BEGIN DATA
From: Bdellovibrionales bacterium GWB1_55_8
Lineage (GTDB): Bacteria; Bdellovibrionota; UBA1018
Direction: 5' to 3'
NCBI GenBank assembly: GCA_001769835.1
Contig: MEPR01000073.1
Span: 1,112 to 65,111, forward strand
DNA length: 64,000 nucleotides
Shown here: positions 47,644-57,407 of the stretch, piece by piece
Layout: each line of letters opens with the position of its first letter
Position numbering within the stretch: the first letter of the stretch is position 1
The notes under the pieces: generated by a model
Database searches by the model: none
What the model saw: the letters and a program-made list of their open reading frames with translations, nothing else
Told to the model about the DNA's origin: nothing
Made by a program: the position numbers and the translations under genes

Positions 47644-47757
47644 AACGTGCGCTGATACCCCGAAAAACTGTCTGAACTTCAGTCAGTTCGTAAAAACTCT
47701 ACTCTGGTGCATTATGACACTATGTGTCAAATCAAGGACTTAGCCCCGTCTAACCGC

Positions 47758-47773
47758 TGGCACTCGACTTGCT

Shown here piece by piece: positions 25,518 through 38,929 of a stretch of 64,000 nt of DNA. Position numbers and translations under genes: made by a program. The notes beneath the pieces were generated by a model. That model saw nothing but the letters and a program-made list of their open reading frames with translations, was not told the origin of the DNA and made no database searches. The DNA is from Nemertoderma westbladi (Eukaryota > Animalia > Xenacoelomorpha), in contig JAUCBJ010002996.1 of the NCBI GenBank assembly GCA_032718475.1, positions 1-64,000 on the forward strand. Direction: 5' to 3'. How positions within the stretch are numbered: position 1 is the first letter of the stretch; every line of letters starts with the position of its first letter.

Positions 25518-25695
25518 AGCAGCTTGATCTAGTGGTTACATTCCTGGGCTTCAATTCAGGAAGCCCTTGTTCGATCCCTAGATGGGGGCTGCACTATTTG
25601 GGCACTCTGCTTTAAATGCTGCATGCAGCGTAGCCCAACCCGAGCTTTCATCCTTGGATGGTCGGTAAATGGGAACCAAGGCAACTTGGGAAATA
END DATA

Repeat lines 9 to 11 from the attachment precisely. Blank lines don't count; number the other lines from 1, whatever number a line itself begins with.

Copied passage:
Layout: each line of letters opens with the position of its first letter
Position numbering within the stretch: the first letter of the stretch is position 1
The notes under the pieces: generated by a model